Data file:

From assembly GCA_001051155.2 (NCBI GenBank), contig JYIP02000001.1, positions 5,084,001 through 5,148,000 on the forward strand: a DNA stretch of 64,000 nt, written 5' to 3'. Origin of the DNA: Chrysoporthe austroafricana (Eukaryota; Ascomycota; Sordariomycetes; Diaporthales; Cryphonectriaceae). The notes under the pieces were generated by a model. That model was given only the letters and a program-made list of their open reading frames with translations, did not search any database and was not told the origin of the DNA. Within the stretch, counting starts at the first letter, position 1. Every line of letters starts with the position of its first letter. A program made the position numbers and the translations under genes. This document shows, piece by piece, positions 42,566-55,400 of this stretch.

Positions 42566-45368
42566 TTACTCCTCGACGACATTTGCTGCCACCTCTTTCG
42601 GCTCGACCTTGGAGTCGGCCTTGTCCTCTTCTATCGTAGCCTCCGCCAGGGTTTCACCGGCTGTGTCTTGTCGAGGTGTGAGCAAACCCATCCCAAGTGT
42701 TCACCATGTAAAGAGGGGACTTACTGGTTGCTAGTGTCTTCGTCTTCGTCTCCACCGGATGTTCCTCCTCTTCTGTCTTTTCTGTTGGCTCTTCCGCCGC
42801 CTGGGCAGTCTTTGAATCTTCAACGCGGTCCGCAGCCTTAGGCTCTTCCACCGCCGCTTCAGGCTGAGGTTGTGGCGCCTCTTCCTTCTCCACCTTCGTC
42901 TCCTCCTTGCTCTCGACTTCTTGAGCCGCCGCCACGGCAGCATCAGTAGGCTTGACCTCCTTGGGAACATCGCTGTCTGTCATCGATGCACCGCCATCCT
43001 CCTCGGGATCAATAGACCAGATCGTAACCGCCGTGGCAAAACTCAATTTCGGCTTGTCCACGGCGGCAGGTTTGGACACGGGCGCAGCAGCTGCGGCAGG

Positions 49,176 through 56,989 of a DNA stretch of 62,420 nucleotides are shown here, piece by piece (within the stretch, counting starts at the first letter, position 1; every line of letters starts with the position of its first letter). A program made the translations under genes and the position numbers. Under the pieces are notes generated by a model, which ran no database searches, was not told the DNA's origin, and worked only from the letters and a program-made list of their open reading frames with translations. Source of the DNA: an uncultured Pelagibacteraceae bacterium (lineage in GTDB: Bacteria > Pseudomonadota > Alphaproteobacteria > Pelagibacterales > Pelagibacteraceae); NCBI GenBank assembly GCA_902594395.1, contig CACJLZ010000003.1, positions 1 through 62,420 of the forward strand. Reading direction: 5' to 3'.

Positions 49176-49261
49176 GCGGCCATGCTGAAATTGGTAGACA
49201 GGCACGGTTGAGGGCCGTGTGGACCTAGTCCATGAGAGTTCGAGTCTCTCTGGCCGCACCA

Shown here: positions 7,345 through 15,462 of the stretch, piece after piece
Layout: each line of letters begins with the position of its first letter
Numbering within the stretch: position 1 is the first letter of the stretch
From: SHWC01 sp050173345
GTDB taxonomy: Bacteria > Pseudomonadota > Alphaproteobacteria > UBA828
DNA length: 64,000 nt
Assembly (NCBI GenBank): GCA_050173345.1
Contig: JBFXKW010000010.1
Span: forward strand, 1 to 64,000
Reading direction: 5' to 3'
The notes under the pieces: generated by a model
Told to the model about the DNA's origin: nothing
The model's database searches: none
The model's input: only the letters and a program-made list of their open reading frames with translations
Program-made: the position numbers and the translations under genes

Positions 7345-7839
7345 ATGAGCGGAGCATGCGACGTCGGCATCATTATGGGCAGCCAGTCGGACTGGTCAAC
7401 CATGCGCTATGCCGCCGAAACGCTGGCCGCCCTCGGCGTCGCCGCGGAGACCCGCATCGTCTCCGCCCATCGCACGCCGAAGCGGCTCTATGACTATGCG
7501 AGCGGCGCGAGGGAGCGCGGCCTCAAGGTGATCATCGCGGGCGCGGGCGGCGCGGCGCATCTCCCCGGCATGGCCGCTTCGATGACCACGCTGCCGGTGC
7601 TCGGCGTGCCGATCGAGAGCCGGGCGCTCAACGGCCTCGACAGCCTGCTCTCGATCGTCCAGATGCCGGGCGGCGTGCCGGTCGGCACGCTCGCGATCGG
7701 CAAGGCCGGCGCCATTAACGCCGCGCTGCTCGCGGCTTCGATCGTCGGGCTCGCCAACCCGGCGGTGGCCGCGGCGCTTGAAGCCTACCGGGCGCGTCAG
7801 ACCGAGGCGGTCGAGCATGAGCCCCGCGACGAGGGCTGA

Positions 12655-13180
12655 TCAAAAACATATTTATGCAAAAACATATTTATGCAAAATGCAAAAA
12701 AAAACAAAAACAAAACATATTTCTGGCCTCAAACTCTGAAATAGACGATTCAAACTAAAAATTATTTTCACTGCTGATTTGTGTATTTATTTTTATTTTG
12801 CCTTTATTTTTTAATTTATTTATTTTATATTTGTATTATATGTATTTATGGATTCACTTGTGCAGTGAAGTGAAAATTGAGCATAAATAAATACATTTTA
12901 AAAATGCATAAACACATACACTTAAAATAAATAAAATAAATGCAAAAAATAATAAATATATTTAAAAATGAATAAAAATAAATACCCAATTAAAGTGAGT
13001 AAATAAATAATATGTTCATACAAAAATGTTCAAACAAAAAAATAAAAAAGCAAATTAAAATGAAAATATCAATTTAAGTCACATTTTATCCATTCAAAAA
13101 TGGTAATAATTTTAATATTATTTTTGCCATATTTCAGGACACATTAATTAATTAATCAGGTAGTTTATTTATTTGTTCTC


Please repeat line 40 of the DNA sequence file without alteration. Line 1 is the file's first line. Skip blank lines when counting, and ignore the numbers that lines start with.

13001 AAATAAATAATATGTTCATACAAAAATGTTCAAACAAAAAAATAAAAAAGCAAATTAAAATGAAAATATCAATTTAAGTCACATTTTATCCATTCAAAAA